Most of the mainstream trading literature is chock full of references to patterns with funny names, like the megaphone pattern. To novices looking to learn the ropes, this can come off as a practice in reading tea leaves or moon cycles.
And while the trading world admittedly has its fair share of quacks, the purpose of learning stock market patterns is not to memorize enough patterns that you know exactly where the market is going at a given time. Instead, patterns are heuristics.
They’re rough guides that allow you to quickly categorize and understand price action.
So, while the “megaphone” pattern might sound a little ridiculous, bear with us here because there’s real meat on the bone.
What is the Megaphone Pattern?
The megaphone pattern is a chart pattern. It’s a rough illustration of a price pattern that occurs with regularity in the stock market. Like any chart pattern, there are certain market conditions that tend to follow the formation of the megaphone pattern.
The megaphone pattern is characterized by a series of higher highs and lower lows, which is a marked expansion in volatility:
When you draw lines around the pattern, it should be clear why we call it the megaphone pattern.
Note how while the highs continue to get higher, indicating a potential uptrend, the lows continue to get lower, meaning this is not a typical stock market trend.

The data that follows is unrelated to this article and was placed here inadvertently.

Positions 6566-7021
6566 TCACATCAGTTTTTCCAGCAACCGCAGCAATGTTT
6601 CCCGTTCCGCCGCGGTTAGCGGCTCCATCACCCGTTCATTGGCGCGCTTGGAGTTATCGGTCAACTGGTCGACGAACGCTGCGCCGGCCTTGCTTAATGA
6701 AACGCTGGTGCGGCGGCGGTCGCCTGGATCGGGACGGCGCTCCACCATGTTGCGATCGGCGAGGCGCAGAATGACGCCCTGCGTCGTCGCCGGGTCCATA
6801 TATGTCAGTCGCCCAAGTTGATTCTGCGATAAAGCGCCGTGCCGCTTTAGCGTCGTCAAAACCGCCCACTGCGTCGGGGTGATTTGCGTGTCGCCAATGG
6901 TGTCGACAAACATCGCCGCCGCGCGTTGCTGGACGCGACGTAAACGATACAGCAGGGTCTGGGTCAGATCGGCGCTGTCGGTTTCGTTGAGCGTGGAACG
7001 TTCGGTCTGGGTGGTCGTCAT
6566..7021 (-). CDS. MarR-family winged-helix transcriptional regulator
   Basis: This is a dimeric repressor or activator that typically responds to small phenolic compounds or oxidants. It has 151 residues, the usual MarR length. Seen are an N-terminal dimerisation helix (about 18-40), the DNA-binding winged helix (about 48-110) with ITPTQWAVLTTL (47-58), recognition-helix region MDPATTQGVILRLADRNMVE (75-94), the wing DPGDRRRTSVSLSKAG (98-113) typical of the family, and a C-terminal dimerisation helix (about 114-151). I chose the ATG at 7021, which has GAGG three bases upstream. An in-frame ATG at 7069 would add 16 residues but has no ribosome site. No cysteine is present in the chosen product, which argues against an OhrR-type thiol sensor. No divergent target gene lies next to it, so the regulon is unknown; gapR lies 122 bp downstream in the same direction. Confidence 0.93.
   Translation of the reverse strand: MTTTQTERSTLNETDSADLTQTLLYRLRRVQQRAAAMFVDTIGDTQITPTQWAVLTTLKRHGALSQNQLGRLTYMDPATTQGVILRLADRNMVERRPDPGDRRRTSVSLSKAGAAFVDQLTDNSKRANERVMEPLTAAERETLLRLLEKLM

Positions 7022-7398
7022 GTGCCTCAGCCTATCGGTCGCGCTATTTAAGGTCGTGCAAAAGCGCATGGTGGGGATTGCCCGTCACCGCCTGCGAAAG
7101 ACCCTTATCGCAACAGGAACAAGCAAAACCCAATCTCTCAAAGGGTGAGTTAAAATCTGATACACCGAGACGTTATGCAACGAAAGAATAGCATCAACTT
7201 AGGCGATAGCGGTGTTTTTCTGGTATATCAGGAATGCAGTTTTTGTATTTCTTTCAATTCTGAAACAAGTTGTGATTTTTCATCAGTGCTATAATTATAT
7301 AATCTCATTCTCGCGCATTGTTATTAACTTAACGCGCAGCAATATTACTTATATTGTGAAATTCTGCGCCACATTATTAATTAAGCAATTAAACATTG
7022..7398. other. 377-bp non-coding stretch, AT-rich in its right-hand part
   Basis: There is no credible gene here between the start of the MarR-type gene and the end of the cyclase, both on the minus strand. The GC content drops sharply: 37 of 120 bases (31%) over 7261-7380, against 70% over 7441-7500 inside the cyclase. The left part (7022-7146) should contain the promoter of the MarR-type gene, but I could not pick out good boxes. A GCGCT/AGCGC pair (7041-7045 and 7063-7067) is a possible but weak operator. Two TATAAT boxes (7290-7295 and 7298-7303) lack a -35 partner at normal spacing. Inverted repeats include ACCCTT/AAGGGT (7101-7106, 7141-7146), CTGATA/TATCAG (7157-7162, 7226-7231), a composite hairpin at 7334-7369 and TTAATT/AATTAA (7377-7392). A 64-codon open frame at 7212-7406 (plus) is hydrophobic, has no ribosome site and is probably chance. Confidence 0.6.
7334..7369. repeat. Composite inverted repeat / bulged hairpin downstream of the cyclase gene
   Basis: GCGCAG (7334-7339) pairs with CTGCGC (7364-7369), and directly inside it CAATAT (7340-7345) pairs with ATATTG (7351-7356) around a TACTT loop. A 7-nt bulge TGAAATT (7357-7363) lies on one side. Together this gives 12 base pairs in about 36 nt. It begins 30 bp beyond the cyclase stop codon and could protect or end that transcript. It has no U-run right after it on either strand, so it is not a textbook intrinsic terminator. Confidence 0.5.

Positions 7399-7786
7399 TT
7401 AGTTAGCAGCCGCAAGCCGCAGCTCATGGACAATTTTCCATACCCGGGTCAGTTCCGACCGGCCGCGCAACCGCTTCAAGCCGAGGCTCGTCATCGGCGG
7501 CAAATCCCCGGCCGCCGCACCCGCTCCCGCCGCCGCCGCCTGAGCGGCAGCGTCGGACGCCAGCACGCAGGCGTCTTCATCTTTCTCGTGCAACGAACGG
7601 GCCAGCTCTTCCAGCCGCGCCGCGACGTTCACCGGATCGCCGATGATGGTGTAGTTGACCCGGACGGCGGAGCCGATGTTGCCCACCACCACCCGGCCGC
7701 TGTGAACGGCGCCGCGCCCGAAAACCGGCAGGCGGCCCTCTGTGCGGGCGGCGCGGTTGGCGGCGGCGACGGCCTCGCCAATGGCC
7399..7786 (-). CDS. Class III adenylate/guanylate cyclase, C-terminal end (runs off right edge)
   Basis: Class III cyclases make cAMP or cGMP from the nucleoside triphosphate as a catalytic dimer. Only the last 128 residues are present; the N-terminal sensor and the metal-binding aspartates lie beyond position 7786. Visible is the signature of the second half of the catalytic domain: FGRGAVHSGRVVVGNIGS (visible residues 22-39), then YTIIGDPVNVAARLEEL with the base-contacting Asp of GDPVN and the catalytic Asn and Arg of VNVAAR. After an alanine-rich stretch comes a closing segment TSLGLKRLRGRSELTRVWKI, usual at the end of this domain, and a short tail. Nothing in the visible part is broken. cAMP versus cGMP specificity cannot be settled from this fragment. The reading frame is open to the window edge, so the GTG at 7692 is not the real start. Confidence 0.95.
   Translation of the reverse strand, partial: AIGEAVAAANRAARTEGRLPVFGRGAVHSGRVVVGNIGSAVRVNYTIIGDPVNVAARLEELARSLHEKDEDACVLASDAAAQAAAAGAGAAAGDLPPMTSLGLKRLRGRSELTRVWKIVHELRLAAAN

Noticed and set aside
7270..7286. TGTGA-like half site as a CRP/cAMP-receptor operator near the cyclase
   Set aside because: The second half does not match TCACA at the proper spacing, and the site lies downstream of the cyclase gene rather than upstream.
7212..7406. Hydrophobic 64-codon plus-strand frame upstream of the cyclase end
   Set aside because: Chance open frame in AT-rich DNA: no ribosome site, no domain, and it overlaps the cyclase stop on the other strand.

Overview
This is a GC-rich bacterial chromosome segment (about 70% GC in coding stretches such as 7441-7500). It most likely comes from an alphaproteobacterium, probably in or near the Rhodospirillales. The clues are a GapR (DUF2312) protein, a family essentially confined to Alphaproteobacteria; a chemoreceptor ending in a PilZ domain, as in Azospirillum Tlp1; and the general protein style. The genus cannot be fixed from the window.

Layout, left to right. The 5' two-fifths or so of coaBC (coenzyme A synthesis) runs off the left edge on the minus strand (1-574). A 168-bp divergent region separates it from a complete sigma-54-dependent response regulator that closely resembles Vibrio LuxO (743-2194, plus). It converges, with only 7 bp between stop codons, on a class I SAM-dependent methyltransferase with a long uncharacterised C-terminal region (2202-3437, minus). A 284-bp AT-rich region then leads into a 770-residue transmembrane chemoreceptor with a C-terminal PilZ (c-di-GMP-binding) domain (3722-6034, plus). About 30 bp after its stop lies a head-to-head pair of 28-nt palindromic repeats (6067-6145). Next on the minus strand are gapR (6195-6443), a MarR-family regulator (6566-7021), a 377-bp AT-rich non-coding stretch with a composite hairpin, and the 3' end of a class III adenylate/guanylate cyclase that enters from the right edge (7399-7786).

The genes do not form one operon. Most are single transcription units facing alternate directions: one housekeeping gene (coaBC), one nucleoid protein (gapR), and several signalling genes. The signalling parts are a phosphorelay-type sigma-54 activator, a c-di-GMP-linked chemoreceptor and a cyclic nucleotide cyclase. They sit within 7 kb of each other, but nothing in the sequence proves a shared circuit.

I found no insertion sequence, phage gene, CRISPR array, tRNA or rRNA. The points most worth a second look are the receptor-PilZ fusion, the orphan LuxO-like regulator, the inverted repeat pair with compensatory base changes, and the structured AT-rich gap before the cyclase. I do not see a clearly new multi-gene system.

A directional trend in the stock market requires a series of higher highs and higher lows (or vice versa for a downtrend). Contrast the megaphone pattern against the classic “ABCD” trend pattern which consists of a series of higher highs and higher lows forming a stair step pattern like so:
This pattern could more accurately be called a volatility trend, as volatility is trending up, even when the price isn’t trending in either direction.
This pattern isn’t super common on daily or weekly charts in the stock market, at least over the last decade, because of the stock market’s relentless uptrend and most stocks follow the broad market.
Market Conditions Following a Megaphone Pattern
Going back to the introduction to this article, the reason why we as traders learn, study, and identify chart patterns is because they give us clues to the type of market we’re dealing with, which will help us identify advantageous entries and exits.
For this reason, you can’t really have a productive conversation about a chart pattern without talking about the market conditions leading to and following the formation of the pattern. This crucial context is the entire reason for studying the pattern. It’s not kindergarten, you won’t get rewarded by identifying the right picture on a chart, the visual patterns are simply a heuristic to indicate the market conditions and dynamics.
The megaphone pattern is a volatility trend pattern. That could be confusing because, after all, we just explained why the megaphone is not a price trend in the previous section, but bear with us for just a few more sentences.
It’s true that the megaphone pattern is not a price trending pattern. There is no discernable direction that the market is headed. It goes up a lot, but then it goes down a lot. It’s essentially going sideways.
However, volatility, the range between the high and low, is trending up. But what is the significance of an uptrend in volatility?